The usefulness of rules

Rules are extremely wide-reaching. Think of making a painting: there is a difference between “I will not use the color yellow,” “I will not use the color yellow to paint can openers,” “I will not use yellow on this particular instance,” and simply not using yellow in some particular instance without willing not to.

When the same artist is starting a painting, one hypothetical way to go about it might be to start with wide-sweeping rules that coincide well with your feelings, apply them to a concept, and then work on that draft until you feel you have accomplished a complete work of art; changing a pose here, a hue there, and perhaps whittling the rules down to specific, momement to moment valuations that allow for greater sophistication (for which variety is necessary), or maybe not even using the rules after the first draft.

In any case, it seems clear to me that an artist requires a bridge to his/her feelings, and that rules are good wide-reaching bridges.

So much for a defence of rule-making.

The fundamental rule of the artist is what prevents his painting from being mere random noise/splashings.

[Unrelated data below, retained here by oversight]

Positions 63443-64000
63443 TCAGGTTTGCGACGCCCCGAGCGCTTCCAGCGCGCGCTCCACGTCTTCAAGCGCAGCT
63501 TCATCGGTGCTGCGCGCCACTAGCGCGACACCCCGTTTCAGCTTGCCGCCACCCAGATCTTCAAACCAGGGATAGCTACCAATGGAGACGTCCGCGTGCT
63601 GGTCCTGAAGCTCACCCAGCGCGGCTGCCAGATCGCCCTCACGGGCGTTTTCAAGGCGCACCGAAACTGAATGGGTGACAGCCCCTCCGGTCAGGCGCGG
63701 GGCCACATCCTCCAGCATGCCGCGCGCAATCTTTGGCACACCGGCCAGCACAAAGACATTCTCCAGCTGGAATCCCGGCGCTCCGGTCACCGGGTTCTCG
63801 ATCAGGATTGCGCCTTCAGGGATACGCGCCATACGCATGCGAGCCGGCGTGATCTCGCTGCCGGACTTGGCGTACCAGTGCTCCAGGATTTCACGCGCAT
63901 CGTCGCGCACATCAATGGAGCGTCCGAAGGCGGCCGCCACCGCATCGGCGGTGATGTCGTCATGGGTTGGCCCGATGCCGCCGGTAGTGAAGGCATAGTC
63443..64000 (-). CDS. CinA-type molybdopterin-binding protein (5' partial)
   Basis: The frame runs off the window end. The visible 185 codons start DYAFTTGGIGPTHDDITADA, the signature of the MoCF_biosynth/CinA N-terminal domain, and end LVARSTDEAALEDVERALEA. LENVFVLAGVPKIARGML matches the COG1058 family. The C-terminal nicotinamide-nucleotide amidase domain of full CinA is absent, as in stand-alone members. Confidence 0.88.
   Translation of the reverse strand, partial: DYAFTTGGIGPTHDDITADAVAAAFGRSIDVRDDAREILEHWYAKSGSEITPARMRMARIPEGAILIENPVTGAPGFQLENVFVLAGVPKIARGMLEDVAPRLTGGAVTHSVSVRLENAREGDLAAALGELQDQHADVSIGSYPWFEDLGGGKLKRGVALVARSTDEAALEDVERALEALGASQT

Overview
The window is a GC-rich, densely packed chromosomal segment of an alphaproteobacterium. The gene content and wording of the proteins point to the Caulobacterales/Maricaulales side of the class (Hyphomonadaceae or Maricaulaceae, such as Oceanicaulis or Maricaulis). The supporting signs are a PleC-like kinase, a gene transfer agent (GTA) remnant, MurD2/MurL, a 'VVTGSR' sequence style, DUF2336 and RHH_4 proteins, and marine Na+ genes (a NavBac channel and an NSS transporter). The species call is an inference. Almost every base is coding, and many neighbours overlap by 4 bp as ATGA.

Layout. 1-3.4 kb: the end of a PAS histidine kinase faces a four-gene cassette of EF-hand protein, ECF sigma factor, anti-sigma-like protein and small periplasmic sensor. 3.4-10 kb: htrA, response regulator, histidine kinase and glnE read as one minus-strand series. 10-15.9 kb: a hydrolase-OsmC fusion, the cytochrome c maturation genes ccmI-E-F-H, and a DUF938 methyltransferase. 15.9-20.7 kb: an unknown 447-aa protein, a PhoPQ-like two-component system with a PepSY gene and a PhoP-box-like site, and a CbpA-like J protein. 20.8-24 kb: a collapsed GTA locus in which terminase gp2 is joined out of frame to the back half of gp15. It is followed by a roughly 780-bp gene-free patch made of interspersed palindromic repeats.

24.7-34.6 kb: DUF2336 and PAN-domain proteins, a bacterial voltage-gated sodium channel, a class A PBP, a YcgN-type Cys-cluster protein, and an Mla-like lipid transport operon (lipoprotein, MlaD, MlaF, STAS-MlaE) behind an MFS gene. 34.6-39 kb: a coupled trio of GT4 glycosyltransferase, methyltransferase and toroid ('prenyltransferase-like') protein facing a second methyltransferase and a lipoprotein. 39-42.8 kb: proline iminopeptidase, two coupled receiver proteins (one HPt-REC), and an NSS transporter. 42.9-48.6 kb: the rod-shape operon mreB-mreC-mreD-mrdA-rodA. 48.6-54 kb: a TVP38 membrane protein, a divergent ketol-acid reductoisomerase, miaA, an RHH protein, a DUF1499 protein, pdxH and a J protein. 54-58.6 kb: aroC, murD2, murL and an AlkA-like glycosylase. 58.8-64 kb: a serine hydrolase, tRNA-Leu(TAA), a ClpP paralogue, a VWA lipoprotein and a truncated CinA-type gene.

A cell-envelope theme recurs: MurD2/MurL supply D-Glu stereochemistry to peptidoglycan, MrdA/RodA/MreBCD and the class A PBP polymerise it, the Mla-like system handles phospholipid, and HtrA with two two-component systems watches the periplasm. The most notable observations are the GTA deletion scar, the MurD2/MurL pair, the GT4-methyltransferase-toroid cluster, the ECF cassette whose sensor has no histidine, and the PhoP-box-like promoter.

His fundamental rule is that his product must match his intention by whatever means (even if he didn’t know his intention when he started).

I think you give them too much credit with this “single intention” concept. Actually, too little.

Pretentious art critics mostly.

I don’t think art needs any rules.

I agree. Defining art by a set of rules brings us right back to conceptions from Ancient Greece.
I recently watched a fascinating video concerning ideas of beauty in art:

In the same spirit, you can check this one on the purpose of art:

Hope you like it!


Granted. It already innately has all it needs - the satisfaction of the artist.

hi Emily, welcome to ILP. I shall watch those tomorrow when I’m not so tired. :slight_smile:

So true, Jackson Pollock tried to do something different with his art, but was almost universally rejected by critics, who wanted to see more of his splodges and line drawings, as I call them (yeah a few times is original pandering after that is probably more to do with your “manager”). After this rejection he ultimately took to more earnestly drinking alcohol and died of his addiction. I like to think if he had given less of a damn about art critics and more of a damn about his ideas he would of been much happier. Do what you love is the moral I guess, not what people want you to do.

Now we are speaking the same language.